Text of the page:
Newspaper article St Louis Post-Dispatch (MO)

Video Gambling's Spread in Illinois Raising Cash, Eyebrows; State Has Collected $210.8 Million in Tax Revenue since '12

Newspaper article St Louis Post-Dispatch (MO)

Video Gambling's Spread in Illinois Raising Cash, Eyebrows; State Has Collected $210.8 Million in Tax Revenue since '12

Article excerpt

CHAMPAIGN, Ill. * Since video gambling began in Illinois two years ago, the slot-like terminals have been showing up in places lawmakers never imagined floral shops, laundromats, liquor stores and gas stations. They're also now the main attraction at dozens of storefront bistros and cafes geared toward women.

Video gambling has become big business for the state, but it has also raised some second thoughts in the process.

Since the first terminal was turned on in 2012, it has generated $210.8 million in tax revenue for the cash-strapped state government and $42.2 million for local governments on more than $3 billion in wagered cash, according to the Illinois Gaming Board.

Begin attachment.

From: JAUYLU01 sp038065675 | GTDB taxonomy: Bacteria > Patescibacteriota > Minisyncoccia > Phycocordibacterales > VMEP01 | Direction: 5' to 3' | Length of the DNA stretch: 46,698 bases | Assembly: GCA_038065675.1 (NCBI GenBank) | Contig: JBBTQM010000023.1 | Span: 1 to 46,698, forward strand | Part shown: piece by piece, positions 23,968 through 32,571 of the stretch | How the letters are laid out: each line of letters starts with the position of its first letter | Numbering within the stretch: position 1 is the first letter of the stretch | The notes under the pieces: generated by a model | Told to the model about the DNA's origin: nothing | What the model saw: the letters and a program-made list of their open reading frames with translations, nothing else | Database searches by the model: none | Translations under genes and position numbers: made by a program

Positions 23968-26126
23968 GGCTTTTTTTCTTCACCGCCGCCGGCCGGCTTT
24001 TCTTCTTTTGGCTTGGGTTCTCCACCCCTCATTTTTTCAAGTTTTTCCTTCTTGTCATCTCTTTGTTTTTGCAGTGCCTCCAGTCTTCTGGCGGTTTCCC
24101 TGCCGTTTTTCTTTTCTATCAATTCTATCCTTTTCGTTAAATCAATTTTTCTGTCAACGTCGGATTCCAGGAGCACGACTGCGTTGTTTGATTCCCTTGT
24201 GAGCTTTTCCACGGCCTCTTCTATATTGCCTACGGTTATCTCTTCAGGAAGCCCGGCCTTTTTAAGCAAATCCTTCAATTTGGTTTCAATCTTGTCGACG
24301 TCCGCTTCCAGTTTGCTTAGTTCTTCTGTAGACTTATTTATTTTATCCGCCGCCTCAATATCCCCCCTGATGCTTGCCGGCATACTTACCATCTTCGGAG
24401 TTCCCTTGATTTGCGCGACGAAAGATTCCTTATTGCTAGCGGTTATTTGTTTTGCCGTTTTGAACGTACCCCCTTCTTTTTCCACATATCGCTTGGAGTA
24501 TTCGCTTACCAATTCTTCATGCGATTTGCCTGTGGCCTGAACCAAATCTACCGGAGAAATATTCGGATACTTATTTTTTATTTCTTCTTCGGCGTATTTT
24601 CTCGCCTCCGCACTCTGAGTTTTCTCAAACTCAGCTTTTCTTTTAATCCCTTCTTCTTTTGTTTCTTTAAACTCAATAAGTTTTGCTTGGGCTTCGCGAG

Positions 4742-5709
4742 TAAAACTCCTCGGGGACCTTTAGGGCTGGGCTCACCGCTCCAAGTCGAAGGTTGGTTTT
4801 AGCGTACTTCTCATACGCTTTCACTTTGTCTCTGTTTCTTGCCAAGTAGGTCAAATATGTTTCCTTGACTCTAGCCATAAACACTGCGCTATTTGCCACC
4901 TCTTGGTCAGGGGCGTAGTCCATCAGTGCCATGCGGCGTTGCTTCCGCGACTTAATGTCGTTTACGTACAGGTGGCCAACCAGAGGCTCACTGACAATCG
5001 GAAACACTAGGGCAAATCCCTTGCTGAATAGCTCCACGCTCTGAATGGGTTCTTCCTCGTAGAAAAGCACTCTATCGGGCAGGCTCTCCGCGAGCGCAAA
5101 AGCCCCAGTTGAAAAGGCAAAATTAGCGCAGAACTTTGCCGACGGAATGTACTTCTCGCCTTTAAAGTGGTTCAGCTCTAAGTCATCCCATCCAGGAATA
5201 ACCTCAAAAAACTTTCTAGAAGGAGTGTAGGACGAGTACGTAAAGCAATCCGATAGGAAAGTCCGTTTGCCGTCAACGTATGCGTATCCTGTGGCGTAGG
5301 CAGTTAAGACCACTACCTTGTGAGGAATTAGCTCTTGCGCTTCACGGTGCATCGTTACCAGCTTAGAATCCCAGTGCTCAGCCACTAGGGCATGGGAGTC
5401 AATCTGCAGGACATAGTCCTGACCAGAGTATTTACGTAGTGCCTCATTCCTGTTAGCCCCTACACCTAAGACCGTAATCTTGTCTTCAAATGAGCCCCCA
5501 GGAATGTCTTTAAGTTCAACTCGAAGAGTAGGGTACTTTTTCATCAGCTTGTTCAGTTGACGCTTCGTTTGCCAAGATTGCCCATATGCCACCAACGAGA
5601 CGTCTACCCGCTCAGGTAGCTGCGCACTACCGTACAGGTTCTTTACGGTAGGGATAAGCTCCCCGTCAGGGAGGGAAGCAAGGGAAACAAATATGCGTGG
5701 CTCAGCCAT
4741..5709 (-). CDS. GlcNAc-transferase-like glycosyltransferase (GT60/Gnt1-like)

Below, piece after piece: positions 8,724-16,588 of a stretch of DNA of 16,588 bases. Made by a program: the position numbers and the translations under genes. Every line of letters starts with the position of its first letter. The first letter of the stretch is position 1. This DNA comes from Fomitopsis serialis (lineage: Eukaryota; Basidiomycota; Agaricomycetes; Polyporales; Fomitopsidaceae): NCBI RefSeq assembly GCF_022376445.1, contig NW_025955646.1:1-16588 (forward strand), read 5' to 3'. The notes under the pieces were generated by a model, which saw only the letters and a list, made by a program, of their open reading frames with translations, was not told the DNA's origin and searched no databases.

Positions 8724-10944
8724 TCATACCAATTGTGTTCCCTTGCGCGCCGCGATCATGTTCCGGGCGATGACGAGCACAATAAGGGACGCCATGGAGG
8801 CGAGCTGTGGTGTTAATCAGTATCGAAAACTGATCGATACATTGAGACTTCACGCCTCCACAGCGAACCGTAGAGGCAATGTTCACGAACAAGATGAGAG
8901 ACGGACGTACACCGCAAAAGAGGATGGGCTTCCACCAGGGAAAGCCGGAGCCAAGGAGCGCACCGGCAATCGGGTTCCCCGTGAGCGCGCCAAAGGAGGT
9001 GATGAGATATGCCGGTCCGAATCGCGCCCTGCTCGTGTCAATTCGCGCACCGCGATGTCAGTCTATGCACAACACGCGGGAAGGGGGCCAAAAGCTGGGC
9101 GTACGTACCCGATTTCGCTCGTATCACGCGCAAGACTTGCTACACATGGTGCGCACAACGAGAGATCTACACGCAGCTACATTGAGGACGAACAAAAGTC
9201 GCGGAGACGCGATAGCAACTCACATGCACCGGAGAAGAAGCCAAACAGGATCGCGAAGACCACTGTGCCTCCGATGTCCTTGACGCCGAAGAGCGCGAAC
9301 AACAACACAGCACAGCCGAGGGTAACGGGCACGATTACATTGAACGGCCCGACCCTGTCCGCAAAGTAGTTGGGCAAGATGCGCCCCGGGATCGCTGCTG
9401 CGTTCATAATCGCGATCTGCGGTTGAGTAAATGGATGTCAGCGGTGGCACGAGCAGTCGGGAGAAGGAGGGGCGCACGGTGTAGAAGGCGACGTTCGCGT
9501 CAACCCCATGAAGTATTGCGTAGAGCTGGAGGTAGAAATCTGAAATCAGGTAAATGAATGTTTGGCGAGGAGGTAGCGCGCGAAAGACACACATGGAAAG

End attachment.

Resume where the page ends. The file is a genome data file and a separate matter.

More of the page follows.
The terminals also have meant significant money for businesses, such as the Arabian Knights Farms and Training Center, an equestrian center in Willowbrook, southwest of Chicago. The horse barn makes most of its money on weddings and parties, which can be seasonal, owner Michael Vena said.

"There's no money in horses. ... In the middle of winter, this will help," Vena said, talking about the three gambling terminals tucked into a red-carpeted, plywood-walled room in his barn. They bring him $1,750 a month in profit.

One of the sponsors of the video-gambling bill when it was approved in Springfield in 2009 says the spread of the machines into some of these places isn't what he had in mind.

"It was never our intention to turn florists' shops into places for gambling," said Rep. Lou Lang, D-Skokie. "And so, it's something that needs to be looked at, for sure."

The intent was to legalize and regulate a business already operating illegally in many bars and social clubs. Under the law, the key requirement is a liquor license, with each license-holder eligible for three to five machines.

"The liquor distinction was something we put in there to keep some control over the amount (of terminals)," Lang said. …

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